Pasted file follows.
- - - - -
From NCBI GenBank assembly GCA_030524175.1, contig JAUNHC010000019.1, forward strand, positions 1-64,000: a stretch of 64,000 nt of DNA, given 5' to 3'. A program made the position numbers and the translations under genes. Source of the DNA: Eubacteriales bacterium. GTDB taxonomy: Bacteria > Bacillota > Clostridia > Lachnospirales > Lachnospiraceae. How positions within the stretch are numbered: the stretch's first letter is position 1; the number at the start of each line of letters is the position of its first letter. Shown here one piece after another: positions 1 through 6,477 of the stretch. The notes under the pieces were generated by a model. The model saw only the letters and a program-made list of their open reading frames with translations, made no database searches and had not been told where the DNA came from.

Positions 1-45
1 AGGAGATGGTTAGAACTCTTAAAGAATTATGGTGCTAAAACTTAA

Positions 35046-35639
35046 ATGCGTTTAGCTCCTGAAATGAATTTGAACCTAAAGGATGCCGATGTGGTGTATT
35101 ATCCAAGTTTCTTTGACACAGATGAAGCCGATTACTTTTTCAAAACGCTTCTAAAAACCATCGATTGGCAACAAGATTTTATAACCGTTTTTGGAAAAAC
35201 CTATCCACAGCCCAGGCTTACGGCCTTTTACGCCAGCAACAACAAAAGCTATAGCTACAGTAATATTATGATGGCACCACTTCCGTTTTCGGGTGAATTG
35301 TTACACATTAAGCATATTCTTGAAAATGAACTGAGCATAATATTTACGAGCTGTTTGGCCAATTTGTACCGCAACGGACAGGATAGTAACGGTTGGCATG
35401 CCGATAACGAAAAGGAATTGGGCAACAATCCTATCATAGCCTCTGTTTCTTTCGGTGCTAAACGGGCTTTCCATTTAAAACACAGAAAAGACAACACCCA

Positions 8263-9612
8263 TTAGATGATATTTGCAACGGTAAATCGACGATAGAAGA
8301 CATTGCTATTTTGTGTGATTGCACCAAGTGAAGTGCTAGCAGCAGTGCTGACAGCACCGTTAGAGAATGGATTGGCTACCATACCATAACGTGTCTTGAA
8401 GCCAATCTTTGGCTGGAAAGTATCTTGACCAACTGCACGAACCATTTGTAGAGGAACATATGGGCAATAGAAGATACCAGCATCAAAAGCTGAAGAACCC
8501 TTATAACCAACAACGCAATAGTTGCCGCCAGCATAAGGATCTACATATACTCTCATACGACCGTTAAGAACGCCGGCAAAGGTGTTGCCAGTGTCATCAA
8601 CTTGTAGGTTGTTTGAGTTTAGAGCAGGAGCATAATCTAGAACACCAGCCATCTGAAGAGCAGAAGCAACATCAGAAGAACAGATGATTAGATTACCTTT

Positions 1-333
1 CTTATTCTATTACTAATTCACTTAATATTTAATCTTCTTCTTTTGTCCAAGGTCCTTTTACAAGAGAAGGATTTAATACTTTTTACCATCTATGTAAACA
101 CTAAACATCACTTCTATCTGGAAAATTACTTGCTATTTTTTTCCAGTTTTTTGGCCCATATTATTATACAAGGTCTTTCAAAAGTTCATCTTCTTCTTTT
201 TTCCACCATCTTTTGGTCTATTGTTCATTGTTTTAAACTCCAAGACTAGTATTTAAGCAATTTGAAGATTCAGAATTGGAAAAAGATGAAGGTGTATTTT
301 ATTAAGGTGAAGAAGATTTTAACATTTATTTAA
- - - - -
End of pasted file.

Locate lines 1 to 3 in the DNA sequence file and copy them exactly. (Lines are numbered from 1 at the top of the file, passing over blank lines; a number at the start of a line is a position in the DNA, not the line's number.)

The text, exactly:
From NCBI GenBank assembly GCA_030524175.1, contig JAUNHC010000019.1, forward strand, positions 1-64,000: a stretch of 64,000 nt of DNA, given 5' to 3'. A program made the position numbers and the translations under genes. Source of the DNA: Eubacteriales bacterium. GTDB taxonomy: Bacteria > Bacillota > Clostridia > Lachnospirales > Lachnospiraceae. How positions within the stretch are numbered: the stretch's first letter is position 1; the number at the start of each line of letters is the position of its first letter. Shown here one piece after another: positions 1 through 6,477 of the stretch. The notes under the pieces were generated by a model. The model saw only the letters and a program-made list of their open reading frames with translations, made no database searches and had not been told where the DNA came from.

Positions 1-45
1 AGGAGATGGTTAGAACTCTTAAAGAATTATGGTGCTAAAACTTAA